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Rhonda, mother of three (born 1995, 1998 and 2005), hometown Calgary, Canada

My expectation was always that my partner would be with me in the birth, and our birthing education supported that expectation. I was a little worried because my partner has clinical anxiety and depression but he was well supported by the nursing staff, and he was a wonderful support for me. This is of course different from the generation previous - neither my dad nor my partner's father attended any of the births of their children, although they were both very hands on parents subsequently.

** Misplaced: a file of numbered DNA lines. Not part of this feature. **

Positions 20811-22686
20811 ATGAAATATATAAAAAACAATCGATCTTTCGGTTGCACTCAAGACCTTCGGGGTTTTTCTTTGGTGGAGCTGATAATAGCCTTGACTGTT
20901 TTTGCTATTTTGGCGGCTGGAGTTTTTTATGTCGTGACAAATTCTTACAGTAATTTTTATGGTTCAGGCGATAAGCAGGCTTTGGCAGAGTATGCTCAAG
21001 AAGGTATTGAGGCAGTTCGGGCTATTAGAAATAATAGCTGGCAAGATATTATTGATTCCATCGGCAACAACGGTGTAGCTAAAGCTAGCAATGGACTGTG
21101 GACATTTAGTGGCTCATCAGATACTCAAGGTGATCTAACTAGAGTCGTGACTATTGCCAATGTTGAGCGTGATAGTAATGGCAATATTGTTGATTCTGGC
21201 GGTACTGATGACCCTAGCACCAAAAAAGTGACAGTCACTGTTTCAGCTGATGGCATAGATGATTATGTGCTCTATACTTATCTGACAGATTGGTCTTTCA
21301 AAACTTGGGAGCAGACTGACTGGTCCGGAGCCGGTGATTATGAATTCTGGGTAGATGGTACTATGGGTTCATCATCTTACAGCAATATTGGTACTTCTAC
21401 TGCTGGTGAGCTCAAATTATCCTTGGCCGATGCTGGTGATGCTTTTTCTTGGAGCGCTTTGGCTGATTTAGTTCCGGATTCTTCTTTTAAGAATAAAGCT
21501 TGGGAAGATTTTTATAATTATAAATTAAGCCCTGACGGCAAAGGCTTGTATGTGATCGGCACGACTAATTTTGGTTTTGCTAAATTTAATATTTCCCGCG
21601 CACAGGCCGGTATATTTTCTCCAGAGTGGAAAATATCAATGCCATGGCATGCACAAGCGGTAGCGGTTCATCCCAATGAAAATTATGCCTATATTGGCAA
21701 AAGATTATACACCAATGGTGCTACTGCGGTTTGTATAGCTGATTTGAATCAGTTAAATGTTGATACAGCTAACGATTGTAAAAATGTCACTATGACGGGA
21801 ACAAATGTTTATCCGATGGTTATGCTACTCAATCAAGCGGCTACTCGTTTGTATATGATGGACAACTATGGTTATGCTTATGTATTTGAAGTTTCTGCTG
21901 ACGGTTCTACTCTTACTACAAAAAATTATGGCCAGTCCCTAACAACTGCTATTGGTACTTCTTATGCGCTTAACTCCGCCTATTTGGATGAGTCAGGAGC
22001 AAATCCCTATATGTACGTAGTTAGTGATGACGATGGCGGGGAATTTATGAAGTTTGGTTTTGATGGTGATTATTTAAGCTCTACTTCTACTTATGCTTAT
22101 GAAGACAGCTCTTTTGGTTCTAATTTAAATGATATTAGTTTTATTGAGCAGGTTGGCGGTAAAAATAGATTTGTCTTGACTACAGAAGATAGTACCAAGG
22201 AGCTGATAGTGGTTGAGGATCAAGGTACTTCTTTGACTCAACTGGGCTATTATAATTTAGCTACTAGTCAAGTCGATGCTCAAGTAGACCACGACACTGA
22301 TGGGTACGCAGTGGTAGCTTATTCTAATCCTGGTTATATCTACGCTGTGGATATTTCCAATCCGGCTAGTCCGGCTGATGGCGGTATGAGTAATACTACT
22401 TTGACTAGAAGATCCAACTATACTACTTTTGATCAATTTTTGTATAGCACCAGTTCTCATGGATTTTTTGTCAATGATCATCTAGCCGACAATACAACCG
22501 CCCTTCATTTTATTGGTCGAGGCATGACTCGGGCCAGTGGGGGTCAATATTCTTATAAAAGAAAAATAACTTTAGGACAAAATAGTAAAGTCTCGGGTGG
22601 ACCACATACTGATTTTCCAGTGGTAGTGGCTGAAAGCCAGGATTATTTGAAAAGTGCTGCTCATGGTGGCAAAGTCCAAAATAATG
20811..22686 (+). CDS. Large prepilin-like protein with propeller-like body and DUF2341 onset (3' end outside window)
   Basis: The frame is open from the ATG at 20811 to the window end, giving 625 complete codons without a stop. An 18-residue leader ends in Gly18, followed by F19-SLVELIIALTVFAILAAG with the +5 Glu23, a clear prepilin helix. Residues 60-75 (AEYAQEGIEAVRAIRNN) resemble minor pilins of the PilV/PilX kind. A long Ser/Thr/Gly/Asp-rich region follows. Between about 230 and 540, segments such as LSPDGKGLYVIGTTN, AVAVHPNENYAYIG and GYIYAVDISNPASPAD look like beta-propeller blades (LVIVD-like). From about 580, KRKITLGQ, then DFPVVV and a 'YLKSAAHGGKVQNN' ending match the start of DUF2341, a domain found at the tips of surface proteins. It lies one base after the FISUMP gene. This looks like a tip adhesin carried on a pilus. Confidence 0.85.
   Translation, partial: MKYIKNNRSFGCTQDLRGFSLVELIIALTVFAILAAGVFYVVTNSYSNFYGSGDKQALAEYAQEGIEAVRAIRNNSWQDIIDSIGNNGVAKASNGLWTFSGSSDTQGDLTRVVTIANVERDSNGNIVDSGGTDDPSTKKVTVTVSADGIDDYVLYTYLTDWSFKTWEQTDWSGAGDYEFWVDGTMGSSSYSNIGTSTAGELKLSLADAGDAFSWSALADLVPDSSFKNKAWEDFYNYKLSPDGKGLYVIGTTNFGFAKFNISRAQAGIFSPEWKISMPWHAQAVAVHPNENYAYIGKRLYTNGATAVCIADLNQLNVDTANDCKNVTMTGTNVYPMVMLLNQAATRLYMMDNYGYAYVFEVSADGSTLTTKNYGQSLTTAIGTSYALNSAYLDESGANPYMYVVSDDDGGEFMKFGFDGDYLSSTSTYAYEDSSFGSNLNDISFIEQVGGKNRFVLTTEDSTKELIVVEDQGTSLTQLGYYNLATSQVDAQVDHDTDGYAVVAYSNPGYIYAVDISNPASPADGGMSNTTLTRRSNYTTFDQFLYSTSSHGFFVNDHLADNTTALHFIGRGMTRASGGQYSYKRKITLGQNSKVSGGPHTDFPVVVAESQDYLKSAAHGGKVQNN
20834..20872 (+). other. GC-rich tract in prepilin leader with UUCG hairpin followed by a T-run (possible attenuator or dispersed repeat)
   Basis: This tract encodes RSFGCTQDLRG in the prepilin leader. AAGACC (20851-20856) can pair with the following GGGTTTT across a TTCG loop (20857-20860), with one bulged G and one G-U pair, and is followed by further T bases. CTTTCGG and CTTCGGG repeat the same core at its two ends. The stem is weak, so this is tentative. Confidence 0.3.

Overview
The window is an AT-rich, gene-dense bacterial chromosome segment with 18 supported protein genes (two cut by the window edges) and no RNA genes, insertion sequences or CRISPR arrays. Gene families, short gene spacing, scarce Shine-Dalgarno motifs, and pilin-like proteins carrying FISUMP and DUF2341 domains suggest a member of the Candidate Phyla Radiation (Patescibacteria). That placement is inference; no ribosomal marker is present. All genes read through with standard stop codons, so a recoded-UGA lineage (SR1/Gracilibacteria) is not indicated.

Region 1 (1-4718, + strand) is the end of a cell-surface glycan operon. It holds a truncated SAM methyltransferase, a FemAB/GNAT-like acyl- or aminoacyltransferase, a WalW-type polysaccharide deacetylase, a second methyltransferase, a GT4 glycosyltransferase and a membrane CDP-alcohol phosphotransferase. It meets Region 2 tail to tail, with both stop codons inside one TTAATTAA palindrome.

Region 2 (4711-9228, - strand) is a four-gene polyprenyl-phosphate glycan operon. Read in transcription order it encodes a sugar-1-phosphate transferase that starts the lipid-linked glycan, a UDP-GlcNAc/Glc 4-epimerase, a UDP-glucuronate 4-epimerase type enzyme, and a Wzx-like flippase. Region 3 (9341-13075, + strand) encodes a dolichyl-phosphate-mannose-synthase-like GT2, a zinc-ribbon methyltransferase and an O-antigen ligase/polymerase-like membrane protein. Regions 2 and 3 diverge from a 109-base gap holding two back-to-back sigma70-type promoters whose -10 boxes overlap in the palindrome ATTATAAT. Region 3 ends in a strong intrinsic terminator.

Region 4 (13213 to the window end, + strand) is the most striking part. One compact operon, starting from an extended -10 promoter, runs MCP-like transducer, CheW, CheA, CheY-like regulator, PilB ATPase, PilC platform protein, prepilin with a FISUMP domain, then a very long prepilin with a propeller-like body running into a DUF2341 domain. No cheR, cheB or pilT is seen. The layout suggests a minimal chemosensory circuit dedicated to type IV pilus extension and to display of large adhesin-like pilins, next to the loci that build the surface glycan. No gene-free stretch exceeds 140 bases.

Our experience is a little different from other people we know because we had our children in three different jurisdictions - the first in Alberta Canada, the second at the Royal Free in London while I was finishing my PhD, and the third in northern British Columbia, Canada. I would say that an important part of my partner's role was mediating the cultural differences in birth (and after) between us and the medical staff in each case. He was also a great support for me because I had pre-eclampsia in each case and he was able to support and advocate for me when I wasn't fully able to do so for myself.

I think because I worked in a medical school (maybe?) I also heard (in the 90s) lots of misogynist jokes about men being in the delivery room - the 'put another stitch in for me' variety. Rich feminist analysis awaits....